[Proposal] Optional spreading

# Scott Rudiger (a year ago)

I like it; code seems cleaner to me with its use. However, since the syntax is so similar to optional chaining, it's too bad your goal with this sample is to check for falsey values rather than nullish values.

[ 1, ?...(condition && [2, 3]), /* no extras:) */ 3, ]
# Jordan Harband (a year ago)

Since you can do this now with:

[
  1,
  ...(condition ? [2, 3] : []),
  3,
]

and object spreading already handles this for you, is extra syntax really needed?

# Beknar Askarov (a year ago)

Indeed. I see your point.

But it really needs to be falsy check. Since falsy values are not "spreadable"

# Beknar Askarov (a year ago)

@Scott My mistake empty string [...""] is spreadable. But not sure if it is desirable behavior.

# Beknar Askarov (a year ago)

And it does result in empty array

[...''] -> []

So not much difference even if it passes through. Everything else would result in error if check was only nullish

# Cyril Auburtin (a year ago)

Like others said, this idea is good, but I think we can already achieve something decent and succinct enough

arrays:

// group by name, and accumulate data:
arr.reduce((m, {name, data, ...o}) => m.set(name, {...o, data:
[...m.get(name)?..data||[], ...data]}), new Map())

objects: {foo: 1, ...cond && {bar: 2}, qux: 3} gist.github.com/caub/7494b4391c2d62c49b565d2cfc2c0c1f#file

# Beknar Askarov (a year ago)

@Scott Rudiger After thinking more about it. I would not like to conflict with semantics of optional chaining and null coalescing operator. So in order to not confuse people, maybe introduce two types of optional spread operators

  1. ?... - Do not spread if nullish. Note nullish. Else try to spread. Signature Array: [?...(nullish | Iterable)]; Signature Object: {?...(nullish | object)};

  2. !... - Do not spread if false. Note FALSE not falsy. Else try to spread. Signature Array: [!...(false | Iterable)]; Signature Object: {!...(false | object)};

I think this can be an option to avoid consfusion

Why not !... to check for all falsy and do not spread of falsy? To avoid confusion and make developers to know their types

For example:

[!...(0 ?? [1 , 2])]; // throws TypeError. number 0 is not iterable

So better will be to use:

[!...(!!0 ?? [1 , 2])];
// OR
[?...(0 ?? [1 , 2])];

What do you think?

# Herby Vojčík (a year ago)

On 23. 8. 2019 16:24, Beknar Askarov wrote:

@Scott Rudiger After thinking more about it. I would not like to conflict with semantics of optional chaining and null coalescing operator. So in order to not confuse people, maybe introduce two types of optional spread operators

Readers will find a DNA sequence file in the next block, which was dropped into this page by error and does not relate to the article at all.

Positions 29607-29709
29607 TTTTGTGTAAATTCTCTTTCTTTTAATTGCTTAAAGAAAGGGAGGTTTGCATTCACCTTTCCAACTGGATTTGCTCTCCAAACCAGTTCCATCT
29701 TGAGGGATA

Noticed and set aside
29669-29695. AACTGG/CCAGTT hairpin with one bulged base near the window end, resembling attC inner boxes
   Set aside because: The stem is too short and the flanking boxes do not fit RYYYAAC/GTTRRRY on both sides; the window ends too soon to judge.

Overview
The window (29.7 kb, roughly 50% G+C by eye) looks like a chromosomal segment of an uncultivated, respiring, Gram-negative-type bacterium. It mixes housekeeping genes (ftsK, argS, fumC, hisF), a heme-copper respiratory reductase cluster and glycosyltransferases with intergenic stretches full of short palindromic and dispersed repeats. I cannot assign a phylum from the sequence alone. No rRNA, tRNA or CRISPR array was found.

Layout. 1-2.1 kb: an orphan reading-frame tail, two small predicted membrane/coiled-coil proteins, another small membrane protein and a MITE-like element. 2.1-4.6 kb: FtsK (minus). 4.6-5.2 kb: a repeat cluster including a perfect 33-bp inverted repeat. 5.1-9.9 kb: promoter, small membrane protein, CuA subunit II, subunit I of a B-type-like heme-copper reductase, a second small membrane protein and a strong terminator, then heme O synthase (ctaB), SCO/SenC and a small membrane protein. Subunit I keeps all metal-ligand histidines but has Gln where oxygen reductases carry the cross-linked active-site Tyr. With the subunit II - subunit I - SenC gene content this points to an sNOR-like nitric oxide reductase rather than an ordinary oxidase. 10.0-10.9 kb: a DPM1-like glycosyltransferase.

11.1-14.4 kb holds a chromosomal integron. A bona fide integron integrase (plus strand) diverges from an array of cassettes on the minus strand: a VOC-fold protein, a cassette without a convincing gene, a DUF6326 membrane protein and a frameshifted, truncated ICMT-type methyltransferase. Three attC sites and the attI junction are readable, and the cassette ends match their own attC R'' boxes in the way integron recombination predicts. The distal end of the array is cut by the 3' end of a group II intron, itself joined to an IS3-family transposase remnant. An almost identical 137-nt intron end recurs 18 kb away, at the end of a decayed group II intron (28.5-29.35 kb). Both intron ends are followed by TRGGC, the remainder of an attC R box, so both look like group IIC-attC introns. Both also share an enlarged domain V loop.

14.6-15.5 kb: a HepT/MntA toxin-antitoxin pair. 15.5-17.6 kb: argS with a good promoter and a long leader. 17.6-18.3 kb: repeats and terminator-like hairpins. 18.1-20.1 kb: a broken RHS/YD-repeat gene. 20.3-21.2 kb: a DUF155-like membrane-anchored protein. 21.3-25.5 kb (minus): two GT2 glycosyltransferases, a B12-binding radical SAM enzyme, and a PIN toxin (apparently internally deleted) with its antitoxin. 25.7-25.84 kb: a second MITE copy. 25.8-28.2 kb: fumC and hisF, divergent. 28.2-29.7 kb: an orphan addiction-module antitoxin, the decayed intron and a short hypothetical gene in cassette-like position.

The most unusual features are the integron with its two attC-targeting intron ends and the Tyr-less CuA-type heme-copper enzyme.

1. ?... - Do not spread if nullish. Note nullish. Else try to spread. Signature Array: [?...(nullish | Iterable)]; Signature Object: {?...(nullish | object)};

  2. !... - Do not spread if false. Note FALSE not falsy. Else try to spread.

I read

!...foo

as

!(...foo)

that is, logical not. I'd tip it already works that way. In which case no go, break compat.

Herby

Signature Array: [!...(false | Iterable)]; Signature Object: {!...(false | object)};

I think this can be an option to avoid consfusion

Or add a new one. :-(

# Beknar Askarov (5 months ago)

Thank you, everyone, for feedback. Sorry for not getting back for a while. I had some time to think and concluded that nullish noop in spreading is a good feature to be added to the language without complicating it too much. So please take a look at the explainer gist.github.com/askbeka/8bb17508ec250a789ea9bff683a50e38 and lets

discuss in es-discourse proposal es.discourse.group/t/optional-spreading-proposal/224, if you have

further feedback, please share

# Jordan Harband (5 months ago)

Since object spread already ignores nullish values, a syntax change would only be needed for array spread. Then, the two kinds of spread would support different syntactic features, which seems inconsistent.

# Bob Myers (5 months ago)

Wouldn't simply making array spreading ignore nullish values be backward compatible? Unless one imagines that people are depending on this being an error somehow.

# Jordan Harband (5 months ago)

No, it wouldn't - see tc39/ecma262#1069.